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The Consequences of Carnivory in Human Evolution: The intersection between pre-Early Stone Age butchery and technological evolution in modern hunter-gatherers
Thursday, April 25 - 4:30-5:45 p.m.
Location: SHESC 254
Jacob Harris, PhD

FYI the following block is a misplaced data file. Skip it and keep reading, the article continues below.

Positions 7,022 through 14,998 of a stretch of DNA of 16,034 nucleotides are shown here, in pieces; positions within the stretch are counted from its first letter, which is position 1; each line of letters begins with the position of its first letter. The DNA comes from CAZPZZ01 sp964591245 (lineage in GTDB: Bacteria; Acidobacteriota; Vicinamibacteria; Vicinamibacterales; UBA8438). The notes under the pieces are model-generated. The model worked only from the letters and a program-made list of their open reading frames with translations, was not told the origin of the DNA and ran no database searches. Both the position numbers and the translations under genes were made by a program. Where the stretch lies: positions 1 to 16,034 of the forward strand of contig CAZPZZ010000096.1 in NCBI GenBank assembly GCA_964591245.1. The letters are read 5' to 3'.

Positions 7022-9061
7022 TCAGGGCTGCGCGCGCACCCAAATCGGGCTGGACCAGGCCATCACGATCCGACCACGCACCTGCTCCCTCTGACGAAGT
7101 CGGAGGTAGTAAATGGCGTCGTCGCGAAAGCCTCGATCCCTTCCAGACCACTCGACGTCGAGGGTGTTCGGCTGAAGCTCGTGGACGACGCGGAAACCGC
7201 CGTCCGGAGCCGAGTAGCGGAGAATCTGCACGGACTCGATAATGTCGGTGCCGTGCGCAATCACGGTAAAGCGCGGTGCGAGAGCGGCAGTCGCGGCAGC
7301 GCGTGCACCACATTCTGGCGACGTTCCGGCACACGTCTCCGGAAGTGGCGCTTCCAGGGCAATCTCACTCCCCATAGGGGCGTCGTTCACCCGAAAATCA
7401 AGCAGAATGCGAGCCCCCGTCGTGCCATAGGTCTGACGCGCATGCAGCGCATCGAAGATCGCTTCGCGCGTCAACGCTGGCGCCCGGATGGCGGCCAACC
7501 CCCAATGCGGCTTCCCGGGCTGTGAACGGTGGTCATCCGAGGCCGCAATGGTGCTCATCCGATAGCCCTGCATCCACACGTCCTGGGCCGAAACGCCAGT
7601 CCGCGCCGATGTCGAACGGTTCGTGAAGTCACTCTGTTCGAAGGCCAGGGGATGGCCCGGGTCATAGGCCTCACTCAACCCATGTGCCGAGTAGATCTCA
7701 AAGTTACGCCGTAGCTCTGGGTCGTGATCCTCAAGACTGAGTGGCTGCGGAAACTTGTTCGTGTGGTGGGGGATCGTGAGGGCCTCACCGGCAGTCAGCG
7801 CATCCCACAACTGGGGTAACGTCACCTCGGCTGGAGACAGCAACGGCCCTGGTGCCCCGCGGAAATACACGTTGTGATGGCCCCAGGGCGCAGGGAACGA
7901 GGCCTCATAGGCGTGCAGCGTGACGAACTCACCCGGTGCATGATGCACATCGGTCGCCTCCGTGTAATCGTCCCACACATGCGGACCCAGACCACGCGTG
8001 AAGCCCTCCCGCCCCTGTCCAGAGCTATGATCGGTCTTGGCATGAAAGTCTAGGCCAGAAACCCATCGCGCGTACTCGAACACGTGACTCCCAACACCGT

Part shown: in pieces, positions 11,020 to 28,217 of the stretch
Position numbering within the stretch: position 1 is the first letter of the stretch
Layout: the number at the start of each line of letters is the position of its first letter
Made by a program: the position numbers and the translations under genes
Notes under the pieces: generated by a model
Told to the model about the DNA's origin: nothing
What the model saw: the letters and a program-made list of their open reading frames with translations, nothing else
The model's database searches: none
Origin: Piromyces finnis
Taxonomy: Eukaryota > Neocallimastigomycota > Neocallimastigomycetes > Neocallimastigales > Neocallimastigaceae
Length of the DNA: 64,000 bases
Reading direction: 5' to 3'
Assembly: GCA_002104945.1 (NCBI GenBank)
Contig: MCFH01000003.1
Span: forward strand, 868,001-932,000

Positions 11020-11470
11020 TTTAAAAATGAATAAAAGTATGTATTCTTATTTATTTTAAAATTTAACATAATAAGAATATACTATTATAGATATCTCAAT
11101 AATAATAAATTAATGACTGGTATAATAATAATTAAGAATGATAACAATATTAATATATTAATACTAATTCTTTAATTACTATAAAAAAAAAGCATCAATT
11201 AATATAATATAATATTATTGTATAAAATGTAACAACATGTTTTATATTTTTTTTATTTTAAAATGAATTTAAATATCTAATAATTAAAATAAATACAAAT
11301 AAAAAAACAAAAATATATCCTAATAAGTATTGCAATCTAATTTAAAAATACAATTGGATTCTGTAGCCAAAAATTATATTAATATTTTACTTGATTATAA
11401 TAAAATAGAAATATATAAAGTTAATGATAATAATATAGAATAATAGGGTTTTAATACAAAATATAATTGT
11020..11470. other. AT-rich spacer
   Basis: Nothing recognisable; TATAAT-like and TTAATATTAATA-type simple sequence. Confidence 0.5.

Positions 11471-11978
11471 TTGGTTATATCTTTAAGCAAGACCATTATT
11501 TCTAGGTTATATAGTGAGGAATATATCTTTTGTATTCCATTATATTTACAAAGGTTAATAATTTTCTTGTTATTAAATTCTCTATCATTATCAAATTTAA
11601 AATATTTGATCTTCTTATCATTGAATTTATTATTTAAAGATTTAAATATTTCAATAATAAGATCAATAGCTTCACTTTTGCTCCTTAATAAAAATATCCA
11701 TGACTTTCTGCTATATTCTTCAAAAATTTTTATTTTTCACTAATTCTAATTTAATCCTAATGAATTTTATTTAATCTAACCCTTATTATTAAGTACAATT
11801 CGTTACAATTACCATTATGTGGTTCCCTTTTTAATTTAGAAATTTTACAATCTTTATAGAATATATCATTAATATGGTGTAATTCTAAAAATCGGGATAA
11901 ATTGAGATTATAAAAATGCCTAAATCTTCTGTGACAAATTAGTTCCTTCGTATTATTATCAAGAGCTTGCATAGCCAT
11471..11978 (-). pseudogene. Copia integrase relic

First, what is the spatiotemporal context associated with the origins of tool-mediated butchery in the hominin lineage and how common was it on the landscape? Second, how can the modern ethnographic record provide insight regarding the intersection of meat-eating, technological evolution, and a reliance on social learning? To address the first question, Harris will present the result of his dissertation research. He applied two Bayesian probability models, trained using experimental assemblages of bone surface modification, to the earliest fossil evidence of stone-mediated butchery in the hominin lineage from Ledi-Geraru, Ethiopia (2.82 Ma) and Dikika, Ethiopia (3.39 Ma). The results suggest early hominins were likely using unflaked stone to butcher animal carcasses by at least 3.39 Ma in Dikika and by 2.82 Ma in Ledi-Geraru. To address the second question, Harris will present the preliminary results from two ongoing studies among Hadza hunter-gatherers. His results suggest Hadza rely heavily upon cultural knowledge to facilitate the manufacture of their projectile technology and therefore the acquisition of meat. Further, although Hadza men’s activities are dominated by hunting, preliminary results suggest women may have a larger role in the acquisition of meat than previously thought.